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Scheduling Study Time



Scheduling Study Time
Reading Level
     edHelper's suggested reading level:   high interest, readability grades 4 to 6
     Flesch-Kincaid grade level:   3.37

Vocabulary
     challenging words:    nightly, formulate, cram, entire, schedule, digest, tests, person, daily, subject, however, exactly, certain, such, aside, test


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     Spanish: Cómo Programar las Horas de Estudio


Scheduling Study Time
By Patti Hutchison
  

1     Are you a morning person or a night owl? Do you growl at anyone who talks to you before 11 A.M.? Do you droop about 3 P.M. but then get a second wind? These factors are all important as you consider when to study. Along with the million other things you have to do each day, you need to schedule some study time in addition to homework time.
 
2     When deciding on a study schedule, take a look at your whole day. Some of it is already scheduled for you. For example, you know you have to be in school between the hours of 8 A.M. and 3 P.M. It takes you an hour and a half to get ready and get to school. You don't get home until 3:30. So, from 6:30 A.M. until 3:30 P.M., your day is pretty busy.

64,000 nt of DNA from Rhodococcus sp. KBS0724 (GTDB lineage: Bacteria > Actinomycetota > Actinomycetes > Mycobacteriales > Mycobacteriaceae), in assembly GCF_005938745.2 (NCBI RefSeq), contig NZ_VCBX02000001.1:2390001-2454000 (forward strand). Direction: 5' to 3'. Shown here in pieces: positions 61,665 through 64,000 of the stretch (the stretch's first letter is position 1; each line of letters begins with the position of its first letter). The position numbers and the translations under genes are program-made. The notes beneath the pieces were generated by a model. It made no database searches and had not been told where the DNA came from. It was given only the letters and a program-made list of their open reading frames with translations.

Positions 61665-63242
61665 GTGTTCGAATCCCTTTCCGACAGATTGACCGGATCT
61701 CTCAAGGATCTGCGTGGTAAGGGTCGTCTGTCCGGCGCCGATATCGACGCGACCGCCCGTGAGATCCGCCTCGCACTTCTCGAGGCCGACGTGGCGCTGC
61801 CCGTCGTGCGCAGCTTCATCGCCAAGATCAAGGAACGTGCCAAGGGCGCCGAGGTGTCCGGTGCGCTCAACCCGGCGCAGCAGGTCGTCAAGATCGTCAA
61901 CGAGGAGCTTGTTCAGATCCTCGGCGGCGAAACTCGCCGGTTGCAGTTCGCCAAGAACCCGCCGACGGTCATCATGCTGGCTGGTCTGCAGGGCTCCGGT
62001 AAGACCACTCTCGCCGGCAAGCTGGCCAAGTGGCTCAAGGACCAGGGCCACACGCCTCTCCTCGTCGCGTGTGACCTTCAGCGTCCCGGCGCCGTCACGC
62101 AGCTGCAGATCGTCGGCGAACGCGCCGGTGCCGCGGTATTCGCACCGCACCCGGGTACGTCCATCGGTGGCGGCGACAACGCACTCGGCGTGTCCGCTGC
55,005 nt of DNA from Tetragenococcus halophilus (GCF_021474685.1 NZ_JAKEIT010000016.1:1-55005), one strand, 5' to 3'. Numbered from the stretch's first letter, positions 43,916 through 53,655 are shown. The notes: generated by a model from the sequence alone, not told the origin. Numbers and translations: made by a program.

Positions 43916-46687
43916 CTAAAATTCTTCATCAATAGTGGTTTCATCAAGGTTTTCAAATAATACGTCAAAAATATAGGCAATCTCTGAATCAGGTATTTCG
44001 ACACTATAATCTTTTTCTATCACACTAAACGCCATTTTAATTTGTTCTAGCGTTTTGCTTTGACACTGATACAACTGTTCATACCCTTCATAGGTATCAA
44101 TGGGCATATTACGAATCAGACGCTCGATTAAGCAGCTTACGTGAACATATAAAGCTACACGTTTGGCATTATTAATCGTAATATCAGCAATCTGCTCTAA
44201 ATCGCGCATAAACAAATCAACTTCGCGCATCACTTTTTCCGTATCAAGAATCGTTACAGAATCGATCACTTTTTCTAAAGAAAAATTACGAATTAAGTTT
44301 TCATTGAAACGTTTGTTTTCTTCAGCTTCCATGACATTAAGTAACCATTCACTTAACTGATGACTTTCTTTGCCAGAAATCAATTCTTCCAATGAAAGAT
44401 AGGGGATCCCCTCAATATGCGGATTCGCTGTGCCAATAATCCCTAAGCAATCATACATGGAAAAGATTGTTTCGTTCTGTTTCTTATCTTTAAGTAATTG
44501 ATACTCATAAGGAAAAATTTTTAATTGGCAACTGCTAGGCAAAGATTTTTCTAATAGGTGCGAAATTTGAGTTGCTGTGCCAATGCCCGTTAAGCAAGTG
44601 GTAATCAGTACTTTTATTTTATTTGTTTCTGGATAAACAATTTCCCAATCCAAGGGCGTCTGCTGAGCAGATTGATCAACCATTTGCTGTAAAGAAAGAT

3     What else do you do during the day? You probably eat lunch and dinner at certain times. Is there a special TV show you like to watch? You need to schedule study time around these activities.
 
4     Next, consider when you are most alert. Can you get up extra early and study before school? If not, you'll have to study after school. But are you burned out when you first get home? Do you need just a little break from school work? Maybe you're so tired, you need a nap. You need to take these things into account when scheduling your study time.
 
5     How much sleep do you need every day? Most people need between seven and nine hours each night. Sleep time is part of your daily schedule. It is not a good idea to study right before bedtime. You will probably not be very alert. If you are struggling with your studies, worry might keep you from falling asleep.

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